Stop Being Distracted By The Shiny Things – How To Fix The Real Problems In Business
Are you guilty of “shiny thing syndrome”?
How often have you personally been involved in a process change, but the people using the system or process have not been consulted? The impact of this is distrust, lack of commitment overall and lack of drive to use it. That sure takes the lustre off that shiny thing pretty quickly doesn’t it? Ultimately, it’s the people that run the system, and when the system isn’t working, the question must be asked – what are you doing with your people to help bring them along on the journey?
Some key questions go to the very core of all effective change-:
- Does the organisational culture believe in the benefits of change in the first place?
- Does the organisational culture believe in doing it the same way that the system or process should run?
- Have the people who use the system been consulted?
- Do you fully understand the use cases, various dynamics and the risk to effective use of the system?
- Has a plan on how to facilitate buy in of the people using the system been considered?
- Does the organisation effectively train people in the system and give them ownership and accountability with it?
- Does the organisation believe in constant and never-ending improvement (CANI)? – Tony Robbins, and therefore does the system adapt and grow with the business, and become more effective and efficient over time?
If you’ve never asked these questions then perhaps now you can better understand why new shiny things fail over time, or never take off in the first place.
You can get a new shiny thing in the hope that this improves the business, but quite frankly, unless you think about the people as part of the process, your process is probably going to stay…. “stuffed.”
Engagement is the key here. All the shiny bells and whistles won’t overcome a lack of engagement and commitment to change. Investment in engagement of your team is the most critical element of investment in your business. When implementing a new shiny thing, engagement involves a lot of communication throughout the entire process, training and development and then accountability to the system in the long term. Ultimately, it’s your people who are the champions or the blockers to implementing effective change.
BUT… Here’s a little truth pill.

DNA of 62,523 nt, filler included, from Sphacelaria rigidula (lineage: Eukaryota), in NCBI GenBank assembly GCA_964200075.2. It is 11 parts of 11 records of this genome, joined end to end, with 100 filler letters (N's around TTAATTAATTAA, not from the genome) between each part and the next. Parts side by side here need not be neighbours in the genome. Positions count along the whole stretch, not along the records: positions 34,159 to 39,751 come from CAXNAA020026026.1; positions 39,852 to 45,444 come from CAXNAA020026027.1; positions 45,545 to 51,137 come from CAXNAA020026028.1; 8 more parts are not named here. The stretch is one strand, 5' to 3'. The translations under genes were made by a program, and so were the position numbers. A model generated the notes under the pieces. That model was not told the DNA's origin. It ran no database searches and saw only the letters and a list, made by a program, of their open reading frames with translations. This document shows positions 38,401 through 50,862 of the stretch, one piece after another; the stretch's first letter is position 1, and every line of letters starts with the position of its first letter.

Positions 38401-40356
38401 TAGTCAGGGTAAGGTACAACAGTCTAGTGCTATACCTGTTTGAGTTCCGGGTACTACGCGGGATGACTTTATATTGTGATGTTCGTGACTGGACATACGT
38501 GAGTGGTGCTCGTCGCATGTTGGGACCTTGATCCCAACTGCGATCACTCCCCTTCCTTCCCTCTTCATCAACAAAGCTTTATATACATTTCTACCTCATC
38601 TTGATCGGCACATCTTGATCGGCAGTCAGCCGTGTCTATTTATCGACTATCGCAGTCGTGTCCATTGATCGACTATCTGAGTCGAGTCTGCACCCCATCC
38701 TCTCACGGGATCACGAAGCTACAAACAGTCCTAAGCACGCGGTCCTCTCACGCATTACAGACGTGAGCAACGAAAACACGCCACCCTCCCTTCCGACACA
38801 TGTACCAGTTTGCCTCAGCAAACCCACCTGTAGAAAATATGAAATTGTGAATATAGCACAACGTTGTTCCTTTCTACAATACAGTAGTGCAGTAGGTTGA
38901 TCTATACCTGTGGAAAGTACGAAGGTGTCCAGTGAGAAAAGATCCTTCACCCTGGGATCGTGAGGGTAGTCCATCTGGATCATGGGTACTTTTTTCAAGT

The way your people behave and engage in your business environment is a direct reflection upon the atmosphere/dynamics/ environment that you, as the business owner has helped to create.
Shiny things never fix underlying problems of poor morale, ineffective communication or lack of training or engagement. In fact, there is a strong possibility that the brand new shiny thing will be viewed with suspicion and on occasion, outright hostility if these other elements are neglected or ignored.
It’s an often overlooked facet of human behaviour that people want job satisfaction, they want to be appreciated and they want to be consulted.
The simple act of involving them in the decision-making process – of making their opinions valued immediately flips the introduction of the new shiny thing from being dreaded to being embraced with eager anticipation.
Just as importantly, this interaction will help you to make better decisions concerning the introduction of new systems, processes, equipment and even policies. You will never get better information about systems than the experience and knowledge available to you from those who are exposed to and using it on a day to day basis.
Finally, consider that the ultimate shiny thing may already be lying within your business’ four walls. It’s the untapped well of knowledge, experience and potential that sits within your greatest asset – your people. All you need to do is take the first step to unwrap it.
What to do next:
I live and breathe helping business owners get the clarity needed to continue going forward, and this is without a doubt my deep passion and purpose; I absolutely love what I do. If you want to have a chat about how I help you achieve your goal, get in touch.
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Tags: Business Strategy teamwork